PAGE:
Carrol Daily Times Herald from Carroll, Iowa on March 5, 1976 · Page 1
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Carrol Daily Times Herald from Carroll, Iowa · Page 1

Carroll, Iowa
Issue Date:
Friday, March 5, 1976
Page 1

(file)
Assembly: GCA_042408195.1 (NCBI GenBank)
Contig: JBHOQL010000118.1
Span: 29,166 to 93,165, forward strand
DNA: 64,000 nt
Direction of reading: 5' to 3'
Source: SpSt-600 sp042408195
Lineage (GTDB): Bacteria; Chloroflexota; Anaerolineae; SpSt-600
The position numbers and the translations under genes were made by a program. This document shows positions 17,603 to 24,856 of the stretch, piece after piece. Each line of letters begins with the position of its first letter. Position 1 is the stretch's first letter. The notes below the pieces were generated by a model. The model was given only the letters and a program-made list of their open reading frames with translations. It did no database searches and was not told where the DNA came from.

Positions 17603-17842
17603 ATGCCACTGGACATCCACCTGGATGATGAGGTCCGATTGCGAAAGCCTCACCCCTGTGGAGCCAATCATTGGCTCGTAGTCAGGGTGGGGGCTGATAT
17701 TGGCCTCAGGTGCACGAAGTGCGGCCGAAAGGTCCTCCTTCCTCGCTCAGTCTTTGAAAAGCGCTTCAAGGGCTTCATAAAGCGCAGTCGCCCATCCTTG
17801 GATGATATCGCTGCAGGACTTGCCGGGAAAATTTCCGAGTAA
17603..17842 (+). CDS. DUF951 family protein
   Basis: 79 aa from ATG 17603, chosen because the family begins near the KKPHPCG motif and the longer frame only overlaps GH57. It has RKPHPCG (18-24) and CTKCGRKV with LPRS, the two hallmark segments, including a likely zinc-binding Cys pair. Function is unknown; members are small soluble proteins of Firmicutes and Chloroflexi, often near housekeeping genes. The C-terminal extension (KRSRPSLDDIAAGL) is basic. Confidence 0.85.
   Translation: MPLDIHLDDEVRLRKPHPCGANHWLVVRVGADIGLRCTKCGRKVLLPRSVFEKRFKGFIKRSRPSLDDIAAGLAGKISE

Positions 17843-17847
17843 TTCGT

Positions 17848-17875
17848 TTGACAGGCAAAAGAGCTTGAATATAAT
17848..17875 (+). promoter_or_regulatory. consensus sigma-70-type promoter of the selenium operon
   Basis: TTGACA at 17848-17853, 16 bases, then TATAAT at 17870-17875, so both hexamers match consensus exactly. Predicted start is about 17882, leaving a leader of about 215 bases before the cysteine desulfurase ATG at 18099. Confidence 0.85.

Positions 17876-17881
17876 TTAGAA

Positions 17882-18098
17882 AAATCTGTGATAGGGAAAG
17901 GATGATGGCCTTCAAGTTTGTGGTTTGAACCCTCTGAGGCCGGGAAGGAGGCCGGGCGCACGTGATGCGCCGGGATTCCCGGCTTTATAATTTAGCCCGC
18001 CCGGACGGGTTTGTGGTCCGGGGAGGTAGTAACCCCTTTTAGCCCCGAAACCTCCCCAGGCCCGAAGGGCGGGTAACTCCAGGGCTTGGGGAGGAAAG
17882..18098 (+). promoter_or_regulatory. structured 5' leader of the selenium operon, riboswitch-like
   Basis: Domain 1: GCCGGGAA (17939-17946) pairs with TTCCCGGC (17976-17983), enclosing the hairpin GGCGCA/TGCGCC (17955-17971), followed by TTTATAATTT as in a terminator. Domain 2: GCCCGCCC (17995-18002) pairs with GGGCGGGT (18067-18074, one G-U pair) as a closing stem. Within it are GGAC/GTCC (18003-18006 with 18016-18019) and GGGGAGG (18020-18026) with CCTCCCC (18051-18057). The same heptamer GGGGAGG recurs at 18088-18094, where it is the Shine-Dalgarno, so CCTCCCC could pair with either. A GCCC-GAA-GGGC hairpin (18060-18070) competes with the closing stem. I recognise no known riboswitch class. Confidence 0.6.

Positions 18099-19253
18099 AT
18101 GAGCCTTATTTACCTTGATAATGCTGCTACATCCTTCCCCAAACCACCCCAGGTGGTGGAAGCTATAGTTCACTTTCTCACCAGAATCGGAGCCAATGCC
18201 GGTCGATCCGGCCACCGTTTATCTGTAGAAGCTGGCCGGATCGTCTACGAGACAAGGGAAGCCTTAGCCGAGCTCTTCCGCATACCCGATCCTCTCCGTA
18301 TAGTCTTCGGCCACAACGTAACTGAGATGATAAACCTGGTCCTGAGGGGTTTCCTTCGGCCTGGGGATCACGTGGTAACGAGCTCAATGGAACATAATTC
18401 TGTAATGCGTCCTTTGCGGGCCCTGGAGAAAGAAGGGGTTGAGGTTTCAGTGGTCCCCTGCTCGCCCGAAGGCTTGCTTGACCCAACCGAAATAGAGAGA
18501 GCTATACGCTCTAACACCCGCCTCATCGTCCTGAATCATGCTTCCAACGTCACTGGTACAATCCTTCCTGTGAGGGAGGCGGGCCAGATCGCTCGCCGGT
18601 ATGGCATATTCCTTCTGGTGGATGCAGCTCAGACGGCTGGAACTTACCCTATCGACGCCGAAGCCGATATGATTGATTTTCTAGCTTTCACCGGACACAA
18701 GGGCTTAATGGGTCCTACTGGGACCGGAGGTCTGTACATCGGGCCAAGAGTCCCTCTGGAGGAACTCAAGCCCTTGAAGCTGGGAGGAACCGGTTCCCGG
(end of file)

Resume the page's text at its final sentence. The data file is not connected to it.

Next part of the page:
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IO\\Q a place to grow Carroll Daily Times Herald Vol. 107 — No. 46 Carroll, Iowa, Friday, March 5, 1976 — Eight Pages Delivered by Carrier Each Evening for 60c Per Week IC- Single I9C Copy Employment Returns to Prerecession Peak Jobless Rate Falls for 4th Straight Month DBS MOINES, Iowa .(AP) _ The Iowa Employment Security Commission said Friday that the state's seasonally adjusted unemployment, rate in February was projected down to 5.2 per cent — the fourth straight month of decline in the number of lowans without jobs. WASHINGTON (AP) - The nation's unemployment rate fell for the fourth straight month in February, dropping to 7.6 per cent from 7.8 per cent, as more Americans found jobs and total employment returned to its Demos to Tell Stand on Issues The Carroll County Democratic convention Saturday will consider a long list of proposed resolutions and elect delegates to the party's state and district conventions. Up to 108 delegates and a nearly equal number of alternates may attend the convention, according to County Chairman Joe Schmitz. But, he added a few less are expected. U.S. Rep. Tom Harkin, a Democrat who represents the fifth district, will speak briefly, as will Iowa Rep. Carroll Perkins, D-Jefferson. Any Democrats seeking county offices also will be given a chance to talk, Schmitz said. Three county persons have agreed to give five-minute talks in favor of presidential candidates. They are Dan Hilsabeck for Jimmy Carter, Mrs. Mike Schulte for Morris Udall and Ed Flaherty for Fred Harris. Other campaign representatives will also be given a chance to speak. Delegates will be selected by dividing the convention into presidential preference groups. No, candidates with support from less than 15 per cent of the persons attending the convention will get a delegate. After the convention, the county central committee will elect officers for the coming year. A committee has drawn up several proposed resolutions which the convention will consider. Others may be presented from the convention floor. The proposals.include: . —Raising the alcohol drinking age in Iowa to 19 years. —Supporting a right-to-life amendment which states a fetus is human from prerecession peak, the government said today. The Labor Department said total employment, which plunged by 2.2 million during the recession, increased by another 125,000 last month and "has now fully returned to the July 1974, prerecession peak of 86.3 million." Unemployment fell by 150,000 last month to a seasonally adjusted 7.1 million, the department said. Progress in reducing unemployment and the slowing of inflation provides President Ford with fresh ammunition for his election campaign and efforts to sell his go- slow fiscal 1977 budget to Con- gress. The last time unemployment has been below 7.6 per cent was in December 1974. when it was 7.2 per cent. It later rose to a recession high of 8.9 per cent in May, 1975. February's two-tenths of a per cent drop in the jobless rate, though not as large as the five-tenths of a per cent decline in January, continued a declining trend which began \ast June and accelerated in November. Most of the recovery in employment has been among women, as employment of adult men was still nearly 700.000 below its peak before the recession, the Labor Department noted. The government said the February decline in joblessness was spread throughout the work force. The jobless rate for heads of households fell below the 5 per cent mark for the first time since late 1974, dropping to 4.9 percent. The jobless rate for married men was unchanged last month at 4.1 per cent, while the rate for all adult men fell from 5.8 to 5.7 per cent. The rate for adult women remained steady at 7.9 per cent. The teen-age jobless rate fell from 19.9 to 19.2 per cent. Joblessness among white workers dipped from 7.1 to 6.8 per cent, but the rate for blacks and other minority races rose from 13.2 to 13.7 per cent. The size of the civilian labor force was unchanged last month at 93.5 million, the government said. It has grown by about 1.9 million over the past year, with adult women accounting for more than 1.3 million of the increase. Although total employment continued to show gains last month agricultural jobs fell by 170,000. However, non-farm employment increased by 300,000. The average length of unemployment declined to 16.2 Farm Family of Year — — FmHA Photo The Roger Riedesel family of Paton in Greene County has been selected as the 1975 Farm Family of the Year by the Carroll-Greene County Farmers Home . Administration office. Bill Krahling, left. local FmHA supervisor, presents a certificate to the couple and their son, Eli. 4. Riedesel is a graduate of Paton-Churdan High School and Mrs. Riedesel of Prairie Community High at Cowrie and Iowa Central Community College, Ft. Dodge. The Riedesels will farm 360 acres this year in addition to 1.500 acres of custom plowing, discing and cultivating and 2000 acres of custom corn and soybean combining. conception. —The federal government should inspect agricultural products for shipment abroad at port facilities. —The Iowa income tax system should be reformed to better reflect ability to pay and it should be made a percentage of the U.S. income tax. Demos, See Page 2 Cuba Seen Gearing Up to Aid Guerrilla Forces in Rhodesia Inside School papers — Pages 3 and 8. Women's news, church notes —Page 4. Editorials—Page3. Deaths, daily record, markets, late news—Page 2. Sports Surprises'in ACG, strong Hawk baseball seen, wife, helps Hill to 65 in Citrus, NCAA highlights —PageS. WASHINGTON (AP) — Cuba, fresh from its battlefield successes in Angola, is gearing up to help Rhodesian nationalists trying to overthrow the white supremacist regime of Prime Minister Ian Smith, U.S. officials believe. The Cuban plan, the officials said, probably calls for sending military advisers and training officers to Rhodesia's eastern neighbor, Mozambique. Black nationalist Rhodesian guerrillas have been using Mozambique as a staging area for guerrilla operations in Rhodesia. A steady increase in these operations has been reported in recent weeks. •' Mozambique closed its border and cut off all links with Rhodesia on Wednesday 'after President Samora Machel said Rhodesia had engaged in air and artillery attacks inside Mozambique. As described by U.S. officials, Cuban involvement in behalf of Rhodesian guerrillas would be much less ambitious than it was in Angola. There, Cuban troops did much of the fighting for the Popular Movement for the Liberation of Angola against two pro-Western factions. The U.S. officials said they were not entirely certain that Cuba would assist Rhodesian guerrillas nor were they able to pin down the form that Cuban aid might take. But they said they expect that some of the 12.000-14.000 Cuban troops now in Angola would be transferred to the Mozambique border area to dispense military advice and training. Such a strategy, they said, raises the prospect of border clashes involving Cuban and Rhodesian regular troops. The Smith regime in, Rhodesia, which broke from Great Britain 10 years ago, is currently engaged in negotiations with black leaders who are demanding an end to white rule. Secretary of State Henry A. Kissinger expressed support Thursday for black majority rule in Rhodesia and said the current negotiations offer the "last opportunity for a peaceful settlement." Kissinger called on Cuba to proceed with "great circumspection because'our actions cannot be deduced by what we did in Angola." He refused to.say what action Washington would take if Cuba attacked Rhodesia because "we can't be in a position of giving Cuba an indication where it is safe for them logo." Other U.S. officials said, however, that U.S. action is unlikely in view of the hostile public view of foreign military intervention, particularly if it means defense of a white-minority regime. weeks in February, after holding at a high of 17 weeks during the November-January period. Improvement was largely the result of a sharp decrease in the number of persons unemployed 15 weeks or longer, the government said. Americans who held part- time jobs because they were unable to find full time work, dropped to 3.3 million after rising to 3.5 million in January. A White House spokesman said the Labor Department's report Thursday that wholesale prices dropped by one-half of 1 per cent last month was ''further confirmation of what the President and other administration people have been saying about the progress being made against inflation.'' And Chairman Alan Greenspan of the President's Council of Economic Advisers said the administration may soon strengthen its basic economic forecast for 1976. "The momentum the economy has underneath it is very solid." he said. Greenspan said it was "very likely" that unemployment will come in below what was originally forecast, possibly dropping below 7 per cent by the end of the year. Ice, Wind Cut Power, Phones Much of Carroll County was without electrical power at times Thursday night and Friday morning. About three-fourths of Carroll was without electricity between 1 and 4 a.m. because of wind -and ice. Almost everyone on the Glidden Rural Electric cooperative (REC) lines between Lanesboro and Coon Rapids suffered in below-freezing temperatures without electricity from 5 or 5:30 p.m. Thursday through Friday morning. Both REC Manager Robert Weaklend and Iowa Public Service Manager Darwin Petersen said that as long as ice weights down the wires and wind keeps them bouncing there will be power outages or a dimming of lights. Ice and wind causing 69,000 volt power lines to slap together was blamed for the Carroll outage. IPS crews had to knock the ice off the lines, Petersen said. IPS crews have worked constantly since Thursday morning, Petersen said. Power in Templeton and Dedham was out from 1 to about 8 a.m. Friday. Halbur and Roselle were without power until about 4 or 4:30 a.m. after it went out at 1 a.m., Petersen said. Willey was out from 1 to about 8:15 a.m. Templeton and Dedham power was to be 'shut off late Friday morning to allow IPS crews to make repairs. IPS customers in Audubon, Exira, Aspinwall and several x)ther areas also experienced power outages. Petersen said. REC power outages were reported in the Viola Center. Templeton and Roselle areas, Weaklend said. The REC has a crew from Woodbine and a contractor from Ames helping restore power. .IPS has a crew from Sioux City in Audubon. The power in Manning kept going on and off for a two-hour period between 10 p.m. and midnight Thursday because of ice on the power line, Gerald Beck, Manning Municipal Light manager, said. The longest blackouts only lasted about five minutes, he said. Coon Rapids was without power for about five minutes late Thursday night, Leonard Lamprecht, manager of Coon Rapids Municipal Utilities, said. The city is now being run on the company's generator while they are waiting for some of their power poles to be repaired, he added. Icing conditions combined with'wind snapped telephone wires in the Carroll area. Gus Harnack, central office supervisor of Northwestern Bell Telephone Co.. said Glidden, Ralston. Lanesboro and Churdan were isolated from service early Friday. Glidden service was restored about 9:45 a.m. Friday and Harnack said it is expected Ralston and Lanesboro service will be restored by Friday night. It Weather, See Page 2 —1969 Sheriff's Office Photo Daniel Clawson Clawson Charged in Arizona Assault By Don Davis A man who pleaded guilty to killing a 20-year-old Carroll woman in 1969 is awaiting sentencing on an aggravated battery charge in Arizona. Daniel Clawson. who pleaded gulity to killing Marsha Brisbois in early June of 1969. is free on his own recognizance following a guilty plea to the battery charge in Scottsdale, Ariz. Scottsdale is a suburb of Phoenix, where Clawson now lives. Clawson pleaded guilty to manslaughter during his September 1969 trial in Carroll County District Court. He had originally been charged with first-degree murder and pleaded innocent, but changed his plea to guilty of manslaughter during the trial. A reporter for the Scottsdale Progress newspaper told The Daily Times Herald that Scottsdale police arrested Clawson three or four months ago after he allegedly tried to choke a 21-year-old woman. Clawson, now 28, apparently attended a singles dance at a Scottsdale hotel, picked up the woman and tried to choke her in his car, the reporter said Scottsdale Police Sgt. Page Decker told him. Although Scottsdale police reportedly wanted to file assault with intent to commit murder charges, the county attorney's office filed the aggravated battery charge. The Arizona charge carries a one-to-five year sentence. Clawson is attending the American Graduate School of International Management in a Phoenix suburb. The Central Records Department of the Iowa State Men's Reformatory in Anamosa told The Daily Times Herald that Clawson was released from the Anamosa facility March 12. 1973. He was at the Newton Pre-Release Center until July 11. 1973. when he was freed from the Iowa penal system. He has been in the Scottsdale-Phoenix area since September of last year. A former Manson. Iowa, resident. Clawson was a sales- Clawson, See Page 2 Area Forecast Fair and cool Friday night, lows 10 to 15. Mostly sunny and warmer Saturday, highs in low to mid 40s. The current administration forecast calls for unemployment to average 7.7 per cent in 1976 and to be between 7 and 7.5 per cent by year's end. The size of the January drop came as a surprise to some labor economists, who had expected the decline to be about half as large. They suggested part of the five-tenths of a per cent drop could have resulted from statistical aberrations. If that was the case, the economists said the February statistical "correction" could come in the form of a February unemployment rate at the same level or even slightly higher than January's. Ok Raise in Drinking Age to 19 DBS MOINES, Iowa (APIA bill to raise the minimum legal drinking age from 18 to 19 has scraped through the Iowa House — but at a price several of its original 38 sponsors said was too much to pay. Before the bill was approved 51-48 Thursday, the House added amendments allowing Sunday beer sales by grocery stores and authorize retail merchants to sell liquor for the state in towns that do not have state liquor stores. (Voting for Sunday sales of beer by grocery stores was Rep. Carroll Perkins. D.-Jefferson. Voting against were Reps. Frank Crabb, R-Denison: Bill Hutchins, D-Guthrie center, and Opal Miller, D-RockwellCity.) The measure faces two more big hurdles — passage by the Senate and approval by Gov. Robert Ray — before it can become law. Lawmakers said it wasn't certain the legislation could clear either. House passage came at the end of two days of debate in which the 38 sponsors of the drinking age bill tried to pre- v e n t attaching numerous amendments to liberalize other liquor and beer law provisions. (Voting for the bill to raise the drinking age to 19 were Reps. Frank Crabb. R.-Denison: Opal Miller. D.-Rockwell City, and Carroll Perkins, D.-Jef ferson.) A number of the original sponsors voted against it because of the amendments, although Rep. Wendell Pellett. R-Atlantic, the chief sponsor urged them to "look at the bright side. •• Major Shakeup in Farm Policy Ford: U.S. Ready to Sell More Grain to Russians SPRINGFIELD V I11. (AP)President Ford, making a pitch for the farm vote in Illinois, today announced a major shakeup his farm policy-making machinery and said the United States is ready to sell the Russians more grain if they want it. Ford stopped short of announcing any new sales but said in a speech prepared for a farm forum: "We must sell grain, not pile it up in storage." He opposed any policy that "would have farmers pro- ducirig again for a government storage bin and a government check." The President said a record $2 billion worth of 1975 crops already sold "is only the beginning of continued exports to the Soviet Union" and predicted continued record sales of farm products abroad, citing expected sales totaling $6.8 billion to western Europe, $3.2 billion to Japan and $1.2 billion to eastern Erope. ^ , Ford announced a new Cabinet-level farm policy,committee, headed by Agriculture Secretary Earl Blitz and including the secretaries of state, treasury and commerce as well as the President's top economic, domestic and foreign policy advisers. The committee replaces several others scattered throughout the administration. White House spokesmen said it "is being formed to consolidate agricultural policymaking..., will report directly to the President and will advise him on the formulation, coordination and implementation of all agricultural policy." As Ford arrived in Springfield for two days of campaigning for the March primary, a senior Agriculture Department official said in Washington that U.S. grain firms have been discussing new sales to the Soviet Union. But the official, Assistant Agriculture Secretary Richard^. Bell, said: "There is nothing new to announce at this time." Bell told Sen. Charles Percy, R-I11., at a Senate nutrition committee hearing that the U.S. grain supply is large enough to forestall any export embargo for the rest of the season. But he said he could make no promise against further embargoes at any time in the future. Before Ford left for Illinois, reports circulated in Washington that grain companies might sell as much as four million more tons of'wheat and corn to the Soviets to help make up for a small Russian harvest last year. Such a move would be politi- cally popular with farmers, who were angered last July when Ford ordered an embargo on grain sales to Russia after the Soviets had made large purchases. The embargo was lifted in October after the United States and Russia signed a long-term grain sales pact designed to bring more stability to the U,S. grain market. Even with new grain sales now, the USDA says there will be plenty of grain from 1975's record harvests to meet all demands. Nobody Knows What Congress Junket Cost WASHINGTON (AP) —Congress has a six-page report to show for a 15-day tour of the Southwest Pacific by four senators, their wives and at least 15 aides. No one involved can say how much the January trip cost the taxpayers. The party, which traveled by military jet, visited Hawaii. Saipan, Guam, Australia and New Zealand. The senators were Senate Assistant Republican Leader Robert P. Griffin, R-Mich; Ernest F. Hollings, D-S.C.; Howard H. Baker, R-Tenn.; and John C. Culver, D-Iowa. Griffin is a member of the Foreign Relations Committee. In addition to their wives, they were accompanied by 11 committee and personal staff members and four or five military attaches. The report, issued this week, tells of the delegation's meetings with Australian Prime Minister Malcolm Fraser, New Zealand Prime Minister Robert Muldoon and other top officials. Discussions were held in Honolulu with top-ranking U.S. Navy officers on security in the Pacific and Indian oceans, the report said. It said that the Australian government lifted a ban on visits to Australian ports of U.S. nuclear-powered ships after delegation members asked how the U.S. Navy could fulfill its treaty obligations to protect Australia if its ships were denied access to Australian ports.. The report also noted that many Australians are disturbed at the lack of a U.S. ambassador to their nation for more than six months. "To the Australians, this looks like neglect at best, or at worst, like a gesture of disapproval of Australian policies," the report said. Only one staff aide on the Foreign, Relations Committee was said to have any idea about how much was spent on the trip. However, when he was asked he said he doesn't know and neither does anyone else. The aide said it is known that the delegation spent $15,000 to $16,000 in U.S. currency. But he said it also spent a considerable but unknown quantity of foreign currency supplied by the State Department. . And he said a total accounting of the spending won't be available until sometime next year.